1.10E+0
Super CK NNN
0.014
5.36E-1
CK NNX
Total yield Auger
electron per nuclear
decay
Tibor Kibèdi, Dep. of Nuclear Physics, Australian National University
~95%
below 500 eV
0.13
0.012
8.45E-1
3.37
20th NSDD, Kuwait, 27 – 31 January 2013
131mXe
IT – charge state at the end of
atomic relaxation
 Only a handful of measurements
exist for ionization by nuclear decay

131mXe:
F. Pleasonton, A.H. Snell,
Proc. Royal Soc. (London) 241 (1957) 141

37Ar:
A.H. Snell, F. Pleasonton,
Phys. Rev. 100 (1955) 1396
 Good tool to asses the
completeness of the vacancy
propagation
 BrIccEmis: mean value is lower by
~0.7-1.0 charge
Tibor Kibèdi, Dep. of Nuclear Physics, Australian National University
20th NSDD, Kuwait, 27 – 31 January 2013
111In
– experiment vs calculation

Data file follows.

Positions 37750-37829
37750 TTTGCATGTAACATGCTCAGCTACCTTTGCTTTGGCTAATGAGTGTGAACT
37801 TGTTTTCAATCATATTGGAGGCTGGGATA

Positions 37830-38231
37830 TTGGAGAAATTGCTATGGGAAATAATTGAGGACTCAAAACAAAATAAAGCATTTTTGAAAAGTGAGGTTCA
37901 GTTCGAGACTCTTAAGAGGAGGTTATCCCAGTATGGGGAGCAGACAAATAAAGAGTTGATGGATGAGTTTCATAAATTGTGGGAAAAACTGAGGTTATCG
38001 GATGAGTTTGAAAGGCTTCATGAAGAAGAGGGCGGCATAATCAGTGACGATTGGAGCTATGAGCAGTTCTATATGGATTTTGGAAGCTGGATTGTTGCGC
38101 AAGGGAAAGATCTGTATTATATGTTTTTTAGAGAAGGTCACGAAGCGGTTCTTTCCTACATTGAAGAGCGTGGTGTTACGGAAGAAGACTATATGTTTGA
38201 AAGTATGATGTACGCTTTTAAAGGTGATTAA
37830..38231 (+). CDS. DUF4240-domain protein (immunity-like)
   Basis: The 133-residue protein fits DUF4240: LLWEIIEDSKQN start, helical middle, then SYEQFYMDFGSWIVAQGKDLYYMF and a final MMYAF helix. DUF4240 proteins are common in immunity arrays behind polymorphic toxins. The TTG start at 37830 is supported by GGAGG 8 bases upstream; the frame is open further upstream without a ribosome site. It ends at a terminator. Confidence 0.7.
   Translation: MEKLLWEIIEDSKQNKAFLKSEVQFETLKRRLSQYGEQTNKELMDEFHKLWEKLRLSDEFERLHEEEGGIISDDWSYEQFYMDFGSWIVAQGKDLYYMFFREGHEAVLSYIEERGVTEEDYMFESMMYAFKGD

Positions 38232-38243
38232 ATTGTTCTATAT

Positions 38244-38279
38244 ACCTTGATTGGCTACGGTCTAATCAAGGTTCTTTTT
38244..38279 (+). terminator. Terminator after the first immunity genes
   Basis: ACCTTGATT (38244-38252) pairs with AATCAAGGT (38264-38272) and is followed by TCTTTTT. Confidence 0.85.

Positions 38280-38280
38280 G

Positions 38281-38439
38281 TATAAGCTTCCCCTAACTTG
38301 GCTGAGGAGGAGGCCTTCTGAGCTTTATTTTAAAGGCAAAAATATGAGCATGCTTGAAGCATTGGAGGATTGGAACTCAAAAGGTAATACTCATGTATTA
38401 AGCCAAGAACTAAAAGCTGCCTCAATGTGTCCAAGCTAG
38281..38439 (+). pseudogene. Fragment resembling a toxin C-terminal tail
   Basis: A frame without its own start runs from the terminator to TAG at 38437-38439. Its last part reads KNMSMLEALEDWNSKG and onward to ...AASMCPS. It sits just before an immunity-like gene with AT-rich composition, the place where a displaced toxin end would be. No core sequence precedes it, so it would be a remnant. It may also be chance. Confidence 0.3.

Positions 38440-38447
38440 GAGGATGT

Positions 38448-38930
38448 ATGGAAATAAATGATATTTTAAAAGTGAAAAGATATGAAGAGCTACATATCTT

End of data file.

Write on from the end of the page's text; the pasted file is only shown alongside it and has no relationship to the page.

E.A. Yakushev, et al., Applied Radiation and Isotopes 62 (2005) 451
• ESCA; FWHM = 4 eV
• Calculations normalized to the strongest experimental line
Tibor Kibèdi, Dep. of Nuclear Physics, Australian National University
20th NSDD, Kuwait, 27 – 31 January 2013
111In
– experiment vs calculation
A. Kovalik, et al., J. of Electron Spect. and Rel. Phen. 105 (1999) 219
• ESCA; FWHM = 7 eV
• Calculated energies are higher
• KL2L3(1D2) energy (eV):
19319.2(14)
Experiment
Kovalik (1999)
19308.1
Semi-empirical
Larkins
(1979La19)
19381
RAINE
(2002Ba85)
DE≈60 eV!
• Multiplet splitting could not be
reproduced in JJ coupling
scheme
• Similar discrepancies have been
seen in other elements (Z=47,
Kawakami, Phys. Lett A121